Three years on, Gurmit Kaur remembers life with (and without) husband Karpal Singh

BY KAMLES KUMAR
Gurmit Kaur, wife of the late Karpal Singh speaks to Malay Mail Online during an interview in Kuala Lumpur. ― Pictures by Yusof Mat Isa

KUALA LUMPUR, April 15 ― As the wife of a politician, Gurmit Kaur, 69, was used to making sacrifices and enduring tough times.

When the late Karpal Singh was detained together with other Opposition politicians during Operation Lalang in 1987, it was difficult but she was able to carry on.

What nearly broke her though was seeing her husband confined to a wheelchair after an accident in 2005.

“I had to stop living for myself when he was grounded. Operation Lalang was not the hardest time... we still managed, we went to see him, the kids were there. I still had my husband who could stand and hold my hand. I could do things. In fact, I had no worries about him when he was detained in prison.

“But when he was wheelchair bound, that was the end of my life. I never lived for myself after that. We put up a big front... strong front... so that he could move on. Because he was the people's man, not only a husband and a father to us. He belonged to the people and they needed him,” she said with tears in her eyes.

This coming Monday will be the third anniversary of his death. The prominent DAP MP and lawyer was killed in an accident on April 17, 2014 while he was on the way to Penang.

Gurmit said the moment she would forever hold dear is the one when he spoke to her before he left for Penang that night.  “Normally if it is long distance, I would follow him but that was the one fatal trip that I was not with him. Once only.

“Before he left, he held my hand and said, 'Girl, lock up nicely and put on the prayer hymn. You'll be okay. As soon as I reach, I'll call you.' The call never came.

“He never reached. That is the moment that I'll never forget. Him holding my hand. I just wish God had given him a little more time so that we could have said our goodbyes,” she said, holding back the tears.

The mother of five said work and politics served to distract Karpal from the pain he felt after being confined to a wheelchair.

“He never complained. He was in pain all the time when he was in the wheelchair. His nerves were all affected and it was very painful but he never complained. Mind over matter.

“We never welcomed holidays or any kind of public holiday because that was the time he would feel the most pain. The moment he gets up in the morning, has coffee, reads the papers and goes off to work... it's work, work, work, come home and sleep. He doesn't feel the pain... so the holidays were painful for us,” Gurmit added.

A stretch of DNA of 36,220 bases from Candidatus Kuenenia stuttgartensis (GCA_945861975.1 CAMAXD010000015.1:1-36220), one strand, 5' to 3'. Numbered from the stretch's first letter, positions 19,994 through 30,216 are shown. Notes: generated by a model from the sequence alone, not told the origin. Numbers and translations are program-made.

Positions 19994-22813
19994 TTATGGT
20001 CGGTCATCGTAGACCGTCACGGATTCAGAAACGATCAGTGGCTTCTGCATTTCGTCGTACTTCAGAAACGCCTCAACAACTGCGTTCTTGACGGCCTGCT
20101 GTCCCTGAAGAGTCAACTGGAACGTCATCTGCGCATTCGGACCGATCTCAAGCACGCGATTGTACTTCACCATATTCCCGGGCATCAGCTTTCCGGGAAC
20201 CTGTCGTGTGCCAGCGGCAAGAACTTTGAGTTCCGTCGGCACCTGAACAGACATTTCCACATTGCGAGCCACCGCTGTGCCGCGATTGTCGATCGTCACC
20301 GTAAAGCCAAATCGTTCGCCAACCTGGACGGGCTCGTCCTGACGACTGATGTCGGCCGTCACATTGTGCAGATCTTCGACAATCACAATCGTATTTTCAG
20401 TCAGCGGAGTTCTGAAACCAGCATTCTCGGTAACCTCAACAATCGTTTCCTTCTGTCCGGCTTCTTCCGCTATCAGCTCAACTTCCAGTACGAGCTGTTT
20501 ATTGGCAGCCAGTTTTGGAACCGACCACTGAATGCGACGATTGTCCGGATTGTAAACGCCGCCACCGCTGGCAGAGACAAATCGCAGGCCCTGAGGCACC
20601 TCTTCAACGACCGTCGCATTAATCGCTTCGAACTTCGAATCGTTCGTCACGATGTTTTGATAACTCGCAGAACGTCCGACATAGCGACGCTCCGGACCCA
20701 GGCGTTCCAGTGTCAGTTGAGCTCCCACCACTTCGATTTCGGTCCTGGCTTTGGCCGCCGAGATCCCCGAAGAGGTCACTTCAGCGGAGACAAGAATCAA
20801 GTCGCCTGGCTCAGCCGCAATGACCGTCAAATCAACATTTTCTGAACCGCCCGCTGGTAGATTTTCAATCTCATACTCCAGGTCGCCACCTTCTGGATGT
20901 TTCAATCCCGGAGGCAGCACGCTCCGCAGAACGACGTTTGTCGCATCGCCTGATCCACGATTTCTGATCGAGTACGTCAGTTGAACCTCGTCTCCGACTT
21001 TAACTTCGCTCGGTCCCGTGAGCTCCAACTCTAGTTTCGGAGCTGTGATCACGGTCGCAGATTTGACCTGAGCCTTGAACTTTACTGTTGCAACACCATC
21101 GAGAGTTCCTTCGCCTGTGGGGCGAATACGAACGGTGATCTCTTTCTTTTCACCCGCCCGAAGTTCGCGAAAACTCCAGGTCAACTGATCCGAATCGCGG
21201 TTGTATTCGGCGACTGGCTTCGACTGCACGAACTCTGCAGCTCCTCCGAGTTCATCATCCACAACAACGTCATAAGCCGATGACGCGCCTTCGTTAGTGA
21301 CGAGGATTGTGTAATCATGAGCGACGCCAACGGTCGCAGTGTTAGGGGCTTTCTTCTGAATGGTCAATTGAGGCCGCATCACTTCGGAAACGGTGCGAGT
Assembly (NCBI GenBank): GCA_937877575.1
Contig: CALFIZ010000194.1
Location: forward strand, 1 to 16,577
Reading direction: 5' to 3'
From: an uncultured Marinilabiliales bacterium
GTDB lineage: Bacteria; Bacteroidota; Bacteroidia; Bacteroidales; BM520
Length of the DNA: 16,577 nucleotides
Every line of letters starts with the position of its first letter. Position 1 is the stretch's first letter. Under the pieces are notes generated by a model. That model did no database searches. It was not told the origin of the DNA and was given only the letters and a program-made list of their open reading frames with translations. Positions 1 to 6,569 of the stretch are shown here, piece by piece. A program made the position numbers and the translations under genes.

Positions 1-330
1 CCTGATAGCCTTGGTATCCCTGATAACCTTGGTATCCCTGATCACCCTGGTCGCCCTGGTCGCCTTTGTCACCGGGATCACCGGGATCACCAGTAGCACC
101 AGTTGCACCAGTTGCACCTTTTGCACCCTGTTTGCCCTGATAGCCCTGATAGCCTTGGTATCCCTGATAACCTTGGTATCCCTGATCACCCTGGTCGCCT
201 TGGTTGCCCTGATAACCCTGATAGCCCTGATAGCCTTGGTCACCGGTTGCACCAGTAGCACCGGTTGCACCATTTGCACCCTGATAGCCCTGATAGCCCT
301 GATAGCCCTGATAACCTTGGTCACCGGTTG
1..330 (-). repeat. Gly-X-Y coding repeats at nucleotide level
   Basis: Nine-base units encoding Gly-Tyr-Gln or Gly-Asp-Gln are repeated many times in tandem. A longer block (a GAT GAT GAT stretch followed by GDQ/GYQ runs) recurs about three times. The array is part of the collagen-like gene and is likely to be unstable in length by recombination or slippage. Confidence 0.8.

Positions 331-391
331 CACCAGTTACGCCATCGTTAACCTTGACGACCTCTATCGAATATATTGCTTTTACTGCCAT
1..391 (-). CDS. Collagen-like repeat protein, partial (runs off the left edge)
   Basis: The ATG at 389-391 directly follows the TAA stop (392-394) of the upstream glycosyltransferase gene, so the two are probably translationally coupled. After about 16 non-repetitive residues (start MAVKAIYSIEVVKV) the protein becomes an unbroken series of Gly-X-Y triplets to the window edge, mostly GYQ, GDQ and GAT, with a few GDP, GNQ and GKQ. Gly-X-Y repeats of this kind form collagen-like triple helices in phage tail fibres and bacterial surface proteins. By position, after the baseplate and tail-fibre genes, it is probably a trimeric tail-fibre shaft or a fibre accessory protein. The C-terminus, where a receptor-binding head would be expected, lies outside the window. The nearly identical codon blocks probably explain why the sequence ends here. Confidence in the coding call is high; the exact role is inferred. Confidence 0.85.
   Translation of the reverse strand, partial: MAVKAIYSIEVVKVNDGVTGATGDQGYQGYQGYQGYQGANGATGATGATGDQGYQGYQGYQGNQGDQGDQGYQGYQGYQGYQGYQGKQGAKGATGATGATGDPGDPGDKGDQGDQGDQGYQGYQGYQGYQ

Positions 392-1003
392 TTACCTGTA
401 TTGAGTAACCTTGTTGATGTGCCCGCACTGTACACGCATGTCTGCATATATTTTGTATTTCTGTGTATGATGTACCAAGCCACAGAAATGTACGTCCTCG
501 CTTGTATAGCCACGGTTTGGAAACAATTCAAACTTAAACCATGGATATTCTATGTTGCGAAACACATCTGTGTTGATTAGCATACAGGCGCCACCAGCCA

Being brought up in a conservative Punjabi family, getting involved in politics was a big taboo. But over the years, Gurmit enjoyed following Karpal on various campaign trails and even learned about politics.

Life without Karpal is definitely not as exciting as it used to be but Gurmit admits she has not been any less busy; she is still the general manager of Karpal's law firms.

Despite Karpal's absence, she will be busy at the next general elections helping her sons Puchong MP Gobind Singh Deo and Bukit Gelugor MP Ramkarpal Singh.

She knows it will be a very emotional time when she campaigns with Ramkarpal as his current seat was once Karpal's for over a decade. “Ram was always there campaigning with Karpal. Behind the scenes, I think he will need a lot of support.

“The moment they say elections is going to happen, I know honestly I will get cold feet. I talked to some of my family members and friends... how is it going to be this time without Karpal around?

“But I'm positive we will do well. The children have worked very hard and they also have principles and roots from Karpal. They will fight till the end come what may,” Gurmit said fiercely.

Life without Karpal is definitely not as exciting as it used to be but Gurmit admits she has not been any less busy; she is still the general manager of Karpal's law firms.

“Legal firms need a lot of attention. Karpal left a lot of unfinished work. I thought after he left, what am I going to do next? I had become very lonely.  Two or three months after his passing, I just took the car and drove to the office. When I went to his room and sat down, that's when I started my life again. His office keeps me going,” Gurmit said.

Once the election season ends, the grandmother of 12 hopes to spend time with her grandchildren commuting between Kuala Lumpur and her beloved Penang.

She would also like to travel, especially to Third World countries she has not had the chance to visit with Karpal. Gurmit, who stopped her daily walks when Karpal was wheelchair bound, has recently picked it up again as she learns to live without her husband of 45 years.

“After a long time, I've started... the doctors have pushed me to go back to my morning walks. I was not able to do that when he was in the wheelchair but now I am back,” she said with a shy smile.